In the last five years, Ireland has witnessed successive cuts in numerous social welfare payments and supports, healthcare, education and public sector pay and conditions. The next few years will, if the government is to meet its targets, require further cuts. Yet when Ireland ended its dependence for funding on the IMF and European Union late last year, the achievement was celebrated by Labour party leader and deputy prime minister, Eamon Gilmore, not by a promise to reverse or even ameliorate these measures. Rather, he promised a cut in income tax. He has even gone so far as to promote a discourse that entirely falsely suggests that Ireland is a high-tax economy with a progressive tax system in international terms.

The approach of the party leadership and its advisors appears to be driven by an attitude that, in some ways quite out of step with the times, views economic policy in largely apolitical terms. In one of many echoes with the Liberal Democrats’ situation in the UK, this is indicated by an electoral strategy that seems to justify Labour’s participation in the coalition solely through socially progressive leglislation such as minor liberalisation of Ireland’s abortion laws and a referendum on gay marriage. What is more, there now seem to be strong suggestions that the party leadership wants to run in the next election seeking the return of the coalition.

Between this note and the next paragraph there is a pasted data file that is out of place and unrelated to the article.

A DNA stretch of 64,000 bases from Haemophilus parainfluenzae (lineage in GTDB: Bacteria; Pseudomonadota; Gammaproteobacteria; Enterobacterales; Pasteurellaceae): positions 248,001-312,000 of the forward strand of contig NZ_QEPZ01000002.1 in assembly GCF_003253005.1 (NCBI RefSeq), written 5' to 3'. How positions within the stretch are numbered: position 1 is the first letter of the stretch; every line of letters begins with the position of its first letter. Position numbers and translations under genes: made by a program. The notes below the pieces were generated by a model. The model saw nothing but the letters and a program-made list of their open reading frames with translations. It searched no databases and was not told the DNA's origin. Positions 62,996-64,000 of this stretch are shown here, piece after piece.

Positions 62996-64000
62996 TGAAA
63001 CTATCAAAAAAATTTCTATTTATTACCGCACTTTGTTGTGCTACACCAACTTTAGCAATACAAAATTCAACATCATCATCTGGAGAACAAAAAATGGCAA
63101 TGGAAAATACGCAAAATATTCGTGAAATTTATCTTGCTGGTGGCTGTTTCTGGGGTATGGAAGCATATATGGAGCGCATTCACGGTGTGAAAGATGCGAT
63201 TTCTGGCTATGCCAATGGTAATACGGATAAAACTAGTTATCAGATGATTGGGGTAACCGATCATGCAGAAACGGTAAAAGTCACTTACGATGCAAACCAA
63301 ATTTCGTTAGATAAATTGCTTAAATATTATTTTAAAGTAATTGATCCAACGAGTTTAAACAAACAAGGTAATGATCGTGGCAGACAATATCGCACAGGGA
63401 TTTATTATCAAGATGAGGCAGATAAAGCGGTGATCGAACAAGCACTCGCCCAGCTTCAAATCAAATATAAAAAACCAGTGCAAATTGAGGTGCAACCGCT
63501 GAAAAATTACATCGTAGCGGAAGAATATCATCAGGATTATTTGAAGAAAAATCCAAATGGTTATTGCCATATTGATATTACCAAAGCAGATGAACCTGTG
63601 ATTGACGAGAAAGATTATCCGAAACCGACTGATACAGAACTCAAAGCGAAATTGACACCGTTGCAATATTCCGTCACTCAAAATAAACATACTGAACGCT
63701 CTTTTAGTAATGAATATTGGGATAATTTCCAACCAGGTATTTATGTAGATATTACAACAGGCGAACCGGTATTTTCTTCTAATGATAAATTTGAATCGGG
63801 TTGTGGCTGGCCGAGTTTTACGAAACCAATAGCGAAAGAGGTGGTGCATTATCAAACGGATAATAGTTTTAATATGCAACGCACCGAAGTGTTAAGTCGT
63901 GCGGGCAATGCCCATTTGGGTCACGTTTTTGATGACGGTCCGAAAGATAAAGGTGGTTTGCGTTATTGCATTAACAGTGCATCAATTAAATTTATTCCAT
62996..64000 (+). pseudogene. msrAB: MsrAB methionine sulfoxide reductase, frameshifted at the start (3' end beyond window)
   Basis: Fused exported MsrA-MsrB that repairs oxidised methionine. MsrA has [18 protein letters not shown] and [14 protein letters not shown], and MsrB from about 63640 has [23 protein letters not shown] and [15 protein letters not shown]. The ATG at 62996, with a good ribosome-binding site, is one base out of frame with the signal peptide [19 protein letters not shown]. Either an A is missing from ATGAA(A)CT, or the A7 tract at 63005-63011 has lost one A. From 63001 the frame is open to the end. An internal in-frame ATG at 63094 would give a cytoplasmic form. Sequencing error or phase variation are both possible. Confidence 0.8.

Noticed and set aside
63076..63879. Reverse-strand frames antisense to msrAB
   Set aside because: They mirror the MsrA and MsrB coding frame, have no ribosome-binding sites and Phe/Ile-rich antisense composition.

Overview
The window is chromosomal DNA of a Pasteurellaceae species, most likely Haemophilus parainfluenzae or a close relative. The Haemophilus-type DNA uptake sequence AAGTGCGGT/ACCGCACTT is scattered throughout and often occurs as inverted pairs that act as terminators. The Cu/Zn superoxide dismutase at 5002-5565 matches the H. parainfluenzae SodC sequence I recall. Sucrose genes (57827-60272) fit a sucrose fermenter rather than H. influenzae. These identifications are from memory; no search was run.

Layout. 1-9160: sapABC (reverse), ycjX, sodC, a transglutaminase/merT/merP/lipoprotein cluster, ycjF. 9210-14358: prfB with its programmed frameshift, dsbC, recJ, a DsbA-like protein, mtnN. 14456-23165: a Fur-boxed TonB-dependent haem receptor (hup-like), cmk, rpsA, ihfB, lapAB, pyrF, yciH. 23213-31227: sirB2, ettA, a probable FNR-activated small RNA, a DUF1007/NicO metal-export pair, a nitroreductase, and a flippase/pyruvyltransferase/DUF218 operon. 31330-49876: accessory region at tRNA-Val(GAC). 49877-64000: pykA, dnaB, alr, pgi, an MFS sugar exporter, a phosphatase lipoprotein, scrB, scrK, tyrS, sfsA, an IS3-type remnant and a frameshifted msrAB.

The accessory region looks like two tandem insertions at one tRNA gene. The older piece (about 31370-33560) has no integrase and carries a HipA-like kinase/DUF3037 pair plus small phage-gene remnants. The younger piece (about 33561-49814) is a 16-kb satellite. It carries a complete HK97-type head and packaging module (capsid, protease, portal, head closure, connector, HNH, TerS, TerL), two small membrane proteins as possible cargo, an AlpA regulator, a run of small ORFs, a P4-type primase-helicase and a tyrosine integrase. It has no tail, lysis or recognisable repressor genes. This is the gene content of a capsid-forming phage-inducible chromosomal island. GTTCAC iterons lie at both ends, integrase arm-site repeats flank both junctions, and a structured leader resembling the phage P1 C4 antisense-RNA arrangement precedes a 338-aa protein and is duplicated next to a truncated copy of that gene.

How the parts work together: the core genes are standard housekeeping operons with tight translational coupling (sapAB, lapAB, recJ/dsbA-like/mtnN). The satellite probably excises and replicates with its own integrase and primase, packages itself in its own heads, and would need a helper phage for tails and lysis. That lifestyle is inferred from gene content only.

Gilmore’s tax cut declaration was made at the Labour Party’s annual conference in November. It was the crowning insult that added to the injury a conference that was even more stage-managed than usual. The party leadership’s traditional approach at conference has been to use various tools to rig votes on motions that were in any way problematic for it, and where this failed to simply ignore the decisions of conference. It made things much simpler this time – such motions were simply not allowed on the agenda. This included motions that were critical of elements of government policy, constitutional motions that attempted to democratise the party structure and even motions that were vaguely out of step with party’s intended PR for the conference. Branches that submitted such motions were not even informed of the decision to exclude them. When I and a number of other people attempted to query the exclusion at the start of conference, our requests to speak were simply ignored in direct contradiction of the supposed rules of conference.